A comment by Ortwin Renn

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Ortwin Renn (Image: private)

Fusion technology appears to be the undercover agent among the candidates for future energy systems. The topic of replacing fossil and nuclear energy with renewable energy sources is fiercely discussed in the public and dominates energy debates throughout Europe. This is a striking contrast with the current public attention that fusion energy is receiving: Namely very little!

The development of technologies related to fusion energy is certainly not popular among Europeans, but fusion technology does not trigger the same amount of public attention, let alone the amount of opposition and scepticism faced by, for instance, nuclear or coal-fired power plants. This does not mean, however, that the general public is indifferent or even favourable to the application of fusion technology for energy production. As long as fusion research remains located within basic research labs, most public commentators have no incentive or motivation to initiate a campaign against fusion. They are too busy encouraging the fight against nuclear and fossil power production. As soon as fusion research moves into building prototypes or even first demonstration projects, this approach may change drastically. Many sceptics of the conventional energy systems will also be adamantly opposed to fusion energy once it becomes more feasible.

We have conducted inquiries into public opinion and positions on fusion over the last ten years. Since most members of the public are not yet familiar with the main characteristics of fusion energy, we organised focus groups with different sets of the public (engineers, mothers with children, science journalists and others) in which information about fusion was provided before the discussion started. The information consisted of purely technical background knowledge and statements from different points of view that people reviewed and digested.

To summarise the results, it is quite obvious that all thefocus groups came to the unanimous conclusion that renewable energy and conservation remain the preferred options for meeting future energy needs. Given these results one might conclude that it is best to keep the issue hidden under the carpet and hope that, once the technology is proven and tested, public acceptance will follow automatically.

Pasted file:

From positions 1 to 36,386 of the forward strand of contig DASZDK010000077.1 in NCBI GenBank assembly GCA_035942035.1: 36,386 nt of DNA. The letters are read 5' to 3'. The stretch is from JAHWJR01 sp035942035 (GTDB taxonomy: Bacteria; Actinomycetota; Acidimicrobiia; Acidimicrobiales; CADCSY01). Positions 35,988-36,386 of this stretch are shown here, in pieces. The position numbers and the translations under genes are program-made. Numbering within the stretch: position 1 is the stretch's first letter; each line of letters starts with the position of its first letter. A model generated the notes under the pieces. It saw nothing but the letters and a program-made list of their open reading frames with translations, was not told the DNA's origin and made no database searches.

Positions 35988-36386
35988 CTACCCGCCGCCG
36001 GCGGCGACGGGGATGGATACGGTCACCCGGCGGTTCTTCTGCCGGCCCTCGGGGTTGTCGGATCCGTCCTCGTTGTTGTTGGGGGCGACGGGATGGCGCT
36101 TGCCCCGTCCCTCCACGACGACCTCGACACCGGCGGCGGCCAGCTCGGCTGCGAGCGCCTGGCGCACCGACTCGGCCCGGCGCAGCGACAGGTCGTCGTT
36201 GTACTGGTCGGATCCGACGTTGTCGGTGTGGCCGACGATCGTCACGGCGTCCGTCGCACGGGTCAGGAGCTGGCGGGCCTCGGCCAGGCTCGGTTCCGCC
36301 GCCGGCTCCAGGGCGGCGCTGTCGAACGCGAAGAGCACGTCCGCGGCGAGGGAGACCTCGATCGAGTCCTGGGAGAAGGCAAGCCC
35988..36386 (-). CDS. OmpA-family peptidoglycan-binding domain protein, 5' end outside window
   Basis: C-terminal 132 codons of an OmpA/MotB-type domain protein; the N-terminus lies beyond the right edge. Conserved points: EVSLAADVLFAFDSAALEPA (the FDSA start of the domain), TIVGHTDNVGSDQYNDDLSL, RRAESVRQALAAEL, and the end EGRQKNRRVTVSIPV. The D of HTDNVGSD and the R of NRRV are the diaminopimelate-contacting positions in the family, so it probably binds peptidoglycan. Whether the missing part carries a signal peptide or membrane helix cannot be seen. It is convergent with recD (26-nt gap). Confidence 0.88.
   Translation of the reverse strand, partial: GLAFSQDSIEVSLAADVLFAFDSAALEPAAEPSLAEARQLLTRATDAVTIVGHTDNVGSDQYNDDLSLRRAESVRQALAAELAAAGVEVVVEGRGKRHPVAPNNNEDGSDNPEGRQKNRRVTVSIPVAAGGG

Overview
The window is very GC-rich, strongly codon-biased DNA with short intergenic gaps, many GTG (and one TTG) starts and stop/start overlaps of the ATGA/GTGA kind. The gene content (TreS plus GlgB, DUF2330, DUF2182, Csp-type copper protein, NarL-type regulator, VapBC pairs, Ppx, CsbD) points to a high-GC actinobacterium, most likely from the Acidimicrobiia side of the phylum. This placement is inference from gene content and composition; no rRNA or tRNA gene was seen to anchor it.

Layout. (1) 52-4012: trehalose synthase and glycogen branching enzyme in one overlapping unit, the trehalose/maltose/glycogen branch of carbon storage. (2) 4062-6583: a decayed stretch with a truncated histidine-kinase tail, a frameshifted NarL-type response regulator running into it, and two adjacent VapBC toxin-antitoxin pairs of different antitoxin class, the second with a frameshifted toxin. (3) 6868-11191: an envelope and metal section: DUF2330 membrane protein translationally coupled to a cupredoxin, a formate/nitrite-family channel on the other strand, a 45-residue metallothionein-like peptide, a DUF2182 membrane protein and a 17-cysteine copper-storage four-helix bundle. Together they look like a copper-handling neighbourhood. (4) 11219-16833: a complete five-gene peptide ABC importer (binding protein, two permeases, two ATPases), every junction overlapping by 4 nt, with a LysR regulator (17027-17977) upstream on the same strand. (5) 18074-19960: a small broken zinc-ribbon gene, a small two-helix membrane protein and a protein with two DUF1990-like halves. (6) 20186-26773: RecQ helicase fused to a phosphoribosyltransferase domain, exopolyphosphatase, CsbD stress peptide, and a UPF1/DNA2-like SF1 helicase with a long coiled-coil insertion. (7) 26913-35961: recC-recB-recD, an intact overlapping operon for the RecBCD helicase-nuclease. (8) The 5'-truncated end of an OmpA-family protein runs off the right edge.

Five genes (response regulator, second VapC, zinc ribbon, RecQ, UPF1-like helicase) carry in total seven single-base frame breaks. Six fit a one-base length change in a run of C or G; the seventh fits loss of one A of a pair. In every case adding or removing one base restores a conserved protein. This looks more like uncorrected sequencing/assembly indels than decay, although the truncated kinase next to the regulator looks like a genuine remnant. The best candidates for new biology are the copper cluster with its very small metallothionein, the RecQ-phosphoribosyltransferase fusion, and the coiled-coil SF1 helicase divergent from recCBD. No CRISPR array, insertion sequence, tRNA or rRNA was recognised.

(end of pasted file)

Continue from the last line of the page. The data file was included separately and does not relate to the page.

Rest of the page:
This is a grand illusion! It is not prudent at all to wait and hope that, in the future, this potential opposition and scepticism will disappear. On the contrary: I would expect that, the closer we get to an operating reactor, the more opposition we will face. For this reason, it seems much more appropriate to address people’s concerns in this phase of relative calm rather than in a future phase of public protest. The debate may prove or disprove that a sustainable energy future includes fusion as an element for providing reliable base load electricity. However, it is without doubt that fusion will be a viable candidate for being included in the future energy mix.
The most important component of that debate must be the conclusion that fusion is not a relic of old conventional technologies but rather an integral and meaningful component of the envisioned energy transition. When you have energy technologies, such as wind and solar, which are characterised by major fluctuations in supply, then a new technology capable of providing constant energy all year round with no restrictions on access to resources as well as manageable environmental impacts may be useful in convincing the population of the world that it is not only environmentally justified but also socially responsible to welcome fusion as a component of the desired energy transition worldwide.

Ortwin Renn serves as professor for environmental sociology and technology assessment and as the director of the Stuttgart Research Center for Interdisciplinary Risk and Innovation Studies at the University of Stuttgart. Among other things, he co-directs the German Helmholtz-Alliance: “Future infrastructures for meeting energy demands. Towards sustainability and social compatibility“. Renn is primarily interested in risk governance, political participation as well as the technical and social changes with regard to sustainability. Renn has published more than 30 books and 250 articles, most prominently the monograph “Risk Governance”.